As moves to investigate the air disaster started, Ukraine’s state security service said it intercepted phone conversations among pro-Russian militants discussing a missile strike that knocked the Boeing Co. 777 -- Flight MH17 from Amsterdam to Kuala Lumpur -- out of the sky 50 kilometers (30 miles) from the Russian border on July 17.

Monitors from the Organization for Security and Cooperation in Europe were hindered by gunmen and failed to gain full access to the wreckage site, Thomas Greminger, Switzerland’s OSCE ambassador, told reporters in Vienna.

Andrei Purgin, a deputy premier of the rebels’ self-declared Donetsk People’s Republic, on July 17 denied the rebels were behind the attack, saying the Ukrainian army shot down the plane by mistake. He also said the separatists didn’t have a weapon that could reach that altitude.

Ukraine Denial

Ukraine’s Defense Ministry said on its website July 17 that the army hadn’t used missiles in its operation against the separatists. The army “did not fire a single rocket” it said.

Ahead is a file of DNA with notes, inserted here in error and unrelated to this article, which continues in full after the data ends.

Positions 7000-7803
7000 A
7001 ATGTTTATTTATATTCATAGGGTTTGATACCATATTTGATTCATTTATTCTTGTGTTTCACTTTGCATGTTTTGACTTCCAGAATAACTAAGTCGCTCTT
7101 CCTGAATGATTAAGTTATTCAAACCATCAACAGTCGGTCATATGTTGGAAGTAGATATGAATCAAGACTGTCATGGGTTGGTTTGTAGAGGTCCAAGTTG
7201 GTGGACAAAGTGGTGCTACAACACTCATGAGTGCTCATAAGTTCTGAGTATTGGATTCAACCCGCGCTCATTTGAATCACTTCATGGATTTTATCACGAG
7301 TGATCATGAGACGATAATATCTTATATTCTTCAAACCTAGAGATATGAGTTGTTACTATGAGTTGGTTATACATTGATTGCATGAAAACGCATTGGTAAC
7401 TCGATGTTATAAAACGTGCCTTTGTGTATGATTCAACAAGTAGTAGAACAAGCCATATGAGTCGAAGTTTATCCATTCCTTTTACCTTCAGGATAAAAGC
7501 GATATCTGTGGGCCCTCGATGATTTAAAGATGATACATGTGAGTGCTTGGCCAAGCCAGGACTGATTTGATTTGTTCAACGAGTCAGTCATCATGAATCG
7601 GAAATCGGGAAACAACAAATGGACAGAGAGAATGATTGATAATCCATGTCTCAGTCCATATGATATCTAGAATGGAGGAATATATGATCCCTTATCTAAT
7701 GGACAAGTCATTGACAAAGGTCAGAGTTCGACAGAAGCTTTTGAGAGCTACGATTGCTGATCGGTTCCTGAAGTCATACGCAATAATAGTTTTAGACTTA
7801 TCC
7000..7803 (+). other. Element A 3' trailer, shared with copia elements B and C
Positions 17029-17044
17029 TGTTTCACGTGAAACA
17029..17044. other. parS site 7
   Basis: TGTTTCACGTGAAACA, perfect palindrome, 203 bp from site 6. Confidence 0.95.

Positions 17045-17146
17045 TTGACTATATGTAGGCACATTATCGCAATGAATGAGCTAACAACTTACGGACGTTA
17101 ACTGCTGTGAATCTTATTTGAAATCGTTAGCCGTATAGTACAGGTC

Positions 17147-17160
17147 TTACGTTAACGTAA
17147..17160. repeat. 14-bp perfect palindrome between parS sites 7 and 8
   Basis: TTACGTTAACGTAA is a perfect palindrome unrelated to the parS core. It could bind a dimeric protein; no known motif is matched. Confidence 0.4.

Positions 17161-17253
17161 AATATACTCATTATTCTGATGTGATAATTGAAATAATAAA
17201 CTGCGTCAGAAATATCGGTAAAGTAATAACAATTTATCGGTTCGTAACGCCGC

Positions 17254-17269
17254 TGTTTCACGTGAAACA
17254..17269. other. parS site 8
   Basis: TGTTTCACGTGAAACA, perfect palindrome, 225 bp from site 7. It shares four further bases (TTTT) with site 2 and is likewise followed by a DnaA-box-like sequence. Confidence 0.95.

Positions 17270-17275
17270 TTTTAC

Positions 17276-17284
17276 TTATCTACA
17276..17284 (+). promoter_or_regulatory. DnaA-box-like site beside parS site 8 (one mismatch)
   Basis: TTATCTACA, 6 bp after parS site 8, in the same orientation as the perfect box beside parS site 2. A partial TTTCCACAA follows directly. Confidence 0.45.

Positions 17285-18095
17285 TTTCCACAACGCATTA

Ukraine has already lost multiple aircraft to the rebels. Earlier this week, the government said an An-26 transport plane was hit by a “powerful weapon” not previously used by the separatists, which probably was fired from inside Russia.

Ukrainian emergency services have found the Malaysian jetliner’s blackboxes at the crash site, Kostyantyn Batozsky, an adviser to the head of the Donetsk regional administration appointed by President Petro Poroshenko, told reporters in a phone briefing yesterday, though he was unable to give details of their current location.

Pro-Russia rebels have agreed to set up a 20-kilometer “security zone” around the crash site, Sky News reported on its website, citing televised remarks by the head of Ukraine’s security service.